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More than two thousand years ago, before Europeans arrived on this continent and pioneers ventured into the depths of Florida, archaic and woodland cultures utilized the rich estuarine waters in this area now known as Cedar Keys National Wildlife Refuge. Their mounds and middens dot the shorelines and coastal islands within the refuge and down the coast.

A U.S. Army supply depot and hospital were established on Atsena Otie in1839, during the Second Seminole War, changing the name to Depot Key. A year later, Seahorse Key was used as a detention camp for Seminole prisoners. Not until 1854 was the lighthouse constructed on the highest Pleistocene dune in the Gulf.

In the 1860's, Eberhard Faber Pencil Company brought industry to the incorporated town of Atsena Otie; census reported 297 residents. And Seahorse Key lighthouse shone the way for ships of commerce.

From 1861-1864 the area was occupied by the Union Army, but prospered immediately after the Civil War. Due to growth in Tampa and depletion of cedars trees, local industry declined in the 1890's. The final blow to the island town was the hurricane of 1896. Most families moved to the Way Key, now Cedar Key; those who remained lived off fishing, oystering and farming.

Historically, up to 200,000 birds nested on Snake and Seahorse keys. In April of 1929, Cedar Keys Refuge was established to protect colonial birds during a time when market hunters, desiring feathers for the ladies apparel industry, were slaughtering millions of birds.

Since 1952, the University of Florida has used the lighthouse as a marine research center.

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    Recreation and Education Opportunities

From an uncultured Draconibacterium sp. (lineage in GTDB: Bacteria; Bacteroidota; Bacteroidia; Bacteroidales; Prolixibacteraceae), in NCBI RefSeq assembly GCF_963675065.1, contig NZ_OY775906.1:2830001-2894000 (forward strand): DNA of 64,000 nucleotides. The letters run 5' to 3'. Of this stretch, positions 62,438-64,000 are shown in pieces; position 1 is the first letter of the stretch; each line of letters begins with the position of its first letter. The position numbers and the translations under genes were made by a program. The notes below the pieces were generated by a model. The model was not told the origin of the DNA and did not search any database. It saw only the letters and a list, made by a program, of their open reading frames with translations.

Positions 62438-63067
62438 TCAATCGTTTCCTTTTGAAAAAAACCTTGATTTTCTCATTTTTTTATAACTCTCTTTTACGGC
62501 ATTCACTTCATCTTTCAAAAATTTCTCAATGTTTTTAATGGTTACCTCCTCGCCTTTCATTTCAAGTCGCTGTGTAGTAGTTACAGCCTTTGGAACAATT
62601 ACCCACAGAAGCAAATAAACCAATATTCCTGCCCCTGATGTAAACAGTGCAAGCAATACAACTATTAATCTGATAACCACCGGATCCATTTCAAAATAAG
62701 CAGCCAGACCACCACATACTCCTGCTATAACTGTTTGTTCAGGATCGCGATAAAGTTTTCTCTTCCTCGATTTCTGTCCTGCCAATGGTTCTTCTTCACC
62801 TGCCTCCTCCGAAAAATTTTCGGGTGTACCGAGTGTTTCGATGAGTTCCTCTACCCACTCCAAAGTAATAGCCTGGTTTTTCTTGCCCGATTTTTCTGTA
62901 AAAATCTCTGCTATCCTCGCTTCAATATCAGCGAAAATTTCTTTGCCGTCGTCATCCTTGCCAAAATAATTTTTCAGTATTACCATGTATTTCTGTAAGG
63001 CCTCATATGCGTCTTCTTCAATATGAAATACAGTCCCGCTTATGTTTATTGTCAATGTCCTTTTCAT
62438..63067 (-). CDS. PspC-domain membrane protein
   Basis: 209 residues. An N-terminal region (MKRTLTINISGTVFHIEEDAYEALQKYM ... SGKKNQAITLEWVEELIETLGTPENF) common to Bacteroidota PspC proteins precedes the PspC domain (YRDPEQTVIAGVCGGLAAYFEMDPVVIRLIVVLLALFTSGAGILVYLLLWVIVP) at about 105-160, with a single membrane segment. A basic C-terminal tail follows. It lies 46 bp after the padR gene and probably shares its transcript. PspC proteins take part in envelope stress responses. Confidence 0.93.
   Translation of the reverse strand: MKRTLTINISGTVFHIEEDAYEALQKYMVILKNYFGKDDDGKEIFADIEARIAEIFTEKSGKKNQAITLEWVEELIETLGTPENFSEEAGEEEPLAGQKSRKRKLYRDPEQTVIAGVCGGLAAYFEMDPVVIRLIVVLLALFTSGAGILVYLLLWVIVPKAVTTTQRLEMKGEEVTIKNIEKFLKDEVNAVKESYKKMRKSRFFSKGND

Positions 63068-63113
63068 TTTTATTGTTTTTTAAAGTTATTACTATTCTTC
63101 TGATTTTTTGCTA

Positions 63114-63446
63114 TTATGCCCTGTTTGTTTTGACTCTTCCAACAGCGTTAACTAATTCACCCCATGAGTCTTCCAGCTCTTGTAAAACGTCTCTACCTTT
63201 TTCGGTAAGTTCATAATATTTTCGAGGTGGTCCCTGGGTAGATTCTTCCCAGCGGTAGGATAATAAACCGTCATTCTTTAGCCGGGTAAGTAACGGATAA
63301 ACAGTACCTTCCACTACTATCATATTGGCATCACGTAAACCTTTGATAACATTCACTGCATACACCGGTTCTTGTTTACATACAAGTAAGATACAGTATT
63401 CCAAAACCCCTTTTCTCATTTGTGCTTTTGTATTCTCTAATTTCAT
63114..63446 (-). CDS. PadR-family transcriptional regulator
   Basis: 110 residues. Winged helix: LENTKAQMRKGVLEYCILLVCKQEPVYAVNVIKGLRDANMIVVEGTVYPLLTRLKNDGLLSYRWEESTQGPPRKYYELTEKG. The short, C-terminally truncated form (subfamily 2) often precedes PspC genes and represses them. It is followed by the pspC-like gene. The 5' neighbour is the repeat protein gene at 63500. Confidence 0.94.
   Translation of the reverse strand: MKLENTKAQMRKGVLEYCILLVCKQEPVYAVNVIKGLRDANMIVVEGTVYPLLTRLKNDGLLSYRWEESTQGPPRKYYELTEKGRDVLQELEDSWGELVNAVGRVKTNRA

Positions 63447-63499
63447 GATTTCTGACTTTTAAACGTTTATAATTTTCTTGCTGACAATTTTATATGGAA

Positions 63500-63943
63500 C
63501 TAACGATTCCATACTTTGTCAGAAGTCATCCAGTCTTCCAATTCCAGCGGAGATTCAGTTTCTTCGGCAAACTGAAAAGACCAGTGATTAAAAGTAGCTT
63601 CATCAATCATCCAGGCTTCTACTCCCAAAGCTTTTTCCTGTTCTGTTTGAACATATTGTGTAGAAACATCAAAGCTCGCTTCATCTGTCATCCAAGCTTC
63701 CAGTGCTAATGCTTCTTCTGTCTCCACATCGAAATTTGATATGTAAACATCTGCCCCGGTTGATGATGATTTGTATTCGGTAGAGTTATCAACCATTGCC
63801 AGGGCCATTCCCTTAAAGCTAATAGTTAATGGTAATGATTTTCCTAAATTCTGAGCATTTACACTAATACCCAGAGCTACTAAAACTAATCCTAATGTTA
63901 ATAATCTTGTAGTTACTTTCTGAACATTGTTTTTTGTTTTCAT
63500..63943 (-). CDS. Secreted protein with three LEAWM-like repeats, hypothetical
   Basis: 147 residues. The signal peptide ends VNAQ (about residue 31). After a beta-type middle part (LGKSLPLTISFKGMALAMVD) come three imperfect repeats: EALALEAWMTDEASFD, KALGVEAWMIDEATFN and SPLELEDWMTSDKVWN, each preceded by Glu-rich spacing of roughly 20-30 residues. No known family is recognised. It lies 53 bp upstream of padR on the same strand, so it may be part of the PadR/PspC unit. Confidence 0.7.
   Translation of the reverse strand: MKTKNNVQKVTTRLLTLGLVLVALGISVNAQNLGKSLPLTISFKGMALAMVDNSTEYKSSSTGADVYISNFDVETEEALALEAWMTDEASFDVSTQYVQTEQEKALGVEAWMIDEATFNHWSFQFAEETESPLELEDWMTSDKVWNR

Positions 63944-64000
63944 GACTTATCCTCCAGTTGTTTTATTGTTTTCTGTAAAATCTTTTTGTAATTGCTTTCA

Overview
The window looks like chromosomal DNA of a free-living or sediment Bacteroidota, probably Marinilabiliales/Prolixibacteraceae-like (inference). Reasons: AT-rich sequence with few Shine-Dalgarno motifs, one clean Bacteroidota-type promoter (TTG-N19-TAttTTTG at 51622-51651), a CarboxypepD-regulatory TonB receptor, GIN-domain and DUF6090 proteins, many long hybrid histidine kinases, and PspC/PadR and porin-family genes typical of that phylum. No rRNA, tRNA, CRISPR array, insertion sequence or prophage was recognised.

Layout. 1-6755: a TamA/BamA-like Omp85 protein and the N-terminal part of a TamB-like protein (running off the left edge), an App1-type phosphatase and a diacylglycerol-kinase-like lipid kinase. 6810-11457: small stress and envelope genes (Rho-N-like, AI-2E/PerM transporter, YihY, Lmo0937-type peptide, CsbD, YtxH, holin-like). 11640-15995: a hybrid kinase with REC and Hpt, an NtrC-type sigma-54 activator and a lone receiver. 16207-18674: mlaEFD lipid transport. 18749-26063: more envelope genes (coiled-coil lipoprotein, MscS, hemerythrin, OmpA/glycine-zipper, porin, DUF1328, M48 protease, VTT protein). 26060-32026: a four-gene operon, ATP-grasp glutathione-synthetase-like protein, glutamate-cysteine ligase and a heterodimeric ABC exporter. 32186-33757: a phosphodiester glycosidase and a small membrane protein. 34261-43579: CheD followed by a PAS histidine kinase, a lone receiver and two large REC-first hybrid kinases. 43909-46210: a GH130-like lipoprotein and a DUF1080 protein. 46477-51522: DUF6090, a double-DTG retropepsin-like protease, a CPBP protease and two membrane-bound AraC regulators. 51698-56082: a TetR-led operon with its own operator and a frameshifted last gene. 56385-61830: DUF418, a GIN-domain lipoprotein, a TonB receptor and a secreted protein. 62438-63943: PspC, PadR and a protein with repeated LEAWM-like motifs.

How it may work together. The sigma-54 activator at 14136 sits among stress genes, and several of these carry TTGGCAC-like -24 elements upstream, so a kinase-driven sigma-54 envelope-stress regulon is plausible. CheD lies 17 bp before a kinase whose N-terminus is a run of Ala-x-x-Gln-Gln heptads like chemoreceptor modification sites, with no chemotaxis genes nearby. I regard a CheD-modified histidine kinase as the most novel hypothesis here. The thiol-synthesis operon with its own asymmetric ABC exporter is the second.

Environmental Education
Wildlife Observation
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Management Activities
The refuge ranks as one of the largest nesting areas in north Florida for colonial birds. Nesting species include white ibis, brown pelican, great, cattle and snowy egrets; great blue, little blue, tri-colored, and night herons; and the double-crested cormorant. Osprey are common nesters and bald eagles nest on the refuge as well. Cedar Keys is one of the few places on the Gulf of Mexico where magnificent frigatebirds can commonly be seen soaring over the islands during the summer and fall months. A few roseate spoonbills also spend their summers here.

The forested habitat that occurs on the uplands includes live oak, cabbage palm, redbay, eastern red cedar, and laurel oak. The understory plants include cherry laurel, saw palmetto, yaupon,, wild olive, prickly pear, and Spanish bayonet. These maritime forests are important to song birds especially as a first stop, resting and feeding place during their spring migration. The lower elevations of the islands, comprising almost 40 percent of the total acreage, are subject to frequent tidal flooding and are dominated by salt marsh with patches of mangrove trees and sandy beaches. An abundance of shorebirds use the beach areas for feeding and resting while the long-legged wading birds that nest on the refuge prefer the marsh areas.